Roughly 20 candidates applied for the job, but the committee picked only four to interview publicly on Thursday.

The new internal auditor will oversee a $257,000 a year operation that includes three employees, and routinely looks into and analyzes county finances and various county departments. The auditor reports directly to the County Commission, but also answers to the Audit Committee.

The new auditor will replace Richard Walls who stepped down in August after accepting a severance fee that covered four months of salary.

Wednesday, November 13, 2013

Waggoner versus Jones for sheriff

Well, looks like the Man with the Badge - Sheriff Jimmy "J.J." Jones - will have an opponent in his re-election bid.

Bobby Waggoner, a retired chief of detectives in the sheriff's office, officially announced today his intentions to seek the office. He will talk more about it tomorrow at 1:30 p.m. on Market Square (at the women's suffrage statue) when he holds his campaign kickoff.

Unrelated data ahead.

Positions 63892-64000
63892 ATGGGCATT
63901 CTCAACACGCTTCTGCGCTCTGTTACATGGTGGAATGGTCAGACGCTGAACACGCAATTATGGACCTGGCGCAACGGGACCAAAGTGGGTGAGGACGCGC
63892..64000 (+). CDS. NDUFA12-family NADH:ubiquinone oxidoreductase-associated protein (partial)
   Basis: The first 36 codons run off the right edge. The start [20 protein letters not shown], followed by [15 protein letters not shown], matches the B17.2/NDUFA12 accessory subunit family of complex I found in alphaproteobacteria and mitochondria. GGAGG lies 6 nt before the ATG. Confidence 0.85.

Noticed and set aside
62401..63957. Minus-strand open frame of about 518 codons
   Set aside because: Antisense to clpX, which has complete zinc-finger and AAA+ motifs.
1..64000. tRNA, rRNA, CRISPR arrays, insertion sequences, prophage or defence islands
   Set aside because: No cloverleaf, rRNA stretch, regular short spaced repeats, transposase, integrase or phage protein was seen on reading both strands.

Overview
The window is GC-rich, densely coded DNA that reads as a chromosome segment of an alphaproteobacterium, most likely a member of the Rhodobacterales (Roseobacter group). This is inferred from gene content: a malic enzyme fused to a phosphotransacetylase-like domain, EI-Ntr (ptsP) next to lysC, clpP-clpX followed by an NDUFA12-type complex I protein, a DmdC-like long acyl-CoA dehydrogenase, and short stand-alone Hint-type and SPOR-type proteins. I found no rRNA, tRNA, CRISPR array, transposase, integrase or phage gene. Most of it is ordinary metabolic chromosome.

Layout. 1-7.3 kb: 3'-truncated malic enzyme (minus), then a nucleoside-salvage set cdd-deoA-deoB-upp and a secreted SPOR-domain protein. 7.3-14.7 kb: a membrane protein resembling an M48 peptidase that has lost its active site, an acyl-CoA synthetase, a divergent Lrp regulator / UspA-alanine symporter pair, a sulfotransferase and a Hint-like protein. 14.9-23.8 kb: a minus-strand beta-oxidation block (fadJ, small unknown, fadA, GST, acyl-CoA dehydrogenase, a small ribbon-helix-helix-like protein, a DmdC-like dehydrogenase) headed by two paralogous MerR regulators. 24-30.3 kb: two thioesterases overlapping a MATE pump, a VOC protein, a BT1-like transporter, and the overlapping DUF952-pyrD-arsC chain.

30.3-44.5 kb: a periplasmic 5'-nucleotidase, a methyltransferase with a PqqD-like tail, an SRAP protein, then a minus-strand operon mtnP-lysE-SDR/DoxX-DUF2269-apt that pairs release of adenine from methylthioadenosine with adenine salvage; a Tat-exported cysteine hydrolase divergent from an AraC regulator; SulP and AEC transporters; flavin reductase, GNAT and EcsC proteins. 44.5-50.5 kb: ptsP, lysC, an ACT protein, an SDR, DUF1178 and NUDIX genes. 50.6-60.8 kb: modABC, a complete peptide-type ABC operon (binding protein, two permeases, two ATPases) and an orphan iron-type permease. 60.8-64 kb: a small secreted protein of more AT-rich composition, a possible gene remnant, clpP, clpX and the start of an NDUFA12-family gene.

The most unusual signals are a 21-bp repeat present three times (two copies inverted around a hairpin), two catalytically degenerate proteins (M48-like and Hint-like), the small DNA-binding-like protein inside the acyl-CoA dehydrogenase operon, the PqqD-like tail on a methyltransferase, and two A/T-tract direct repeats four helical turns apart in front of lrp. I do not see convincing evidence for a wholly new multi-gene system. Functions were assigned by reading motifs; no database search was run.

That's about all I got. The news release wasn't really that long.
In October, Jones held his kickoff in front of like a gazillion people at Lakeside Tavern at Concord Marina. The guy is a political powerhouse. I don't really expect this one to be close. But well, who knows . . .

Anyhoo, both are Republicans, so they'll face off in the May primary. The general election is set for August.

Jones took office in 2008 and won re-election in 2010. If he wins, this will be his final term.

Quick glimpse at county travel coin

So all these media folk are drowning the county finance department in record requests, asking to look at travel for departments, elected officials, your mama, whoever.  

 (Mostly this all has to do with Commissioner Vice Chairman R. Larry Smith who likes to target the lone traveling female on the commission because – according to some – he’s vindictive and she nominated someone else for the board chairmanship, but I digress.)

Anyhoo, figured I’d get in on this. The reality is, people freakin’ travel and you’re going to pick up the tab. It’s typically for continuing education. And yeah, every now and then you get someone who wants to be a little sneaky, maybe play a round to two on the links. Go to the bar. Go to wherever.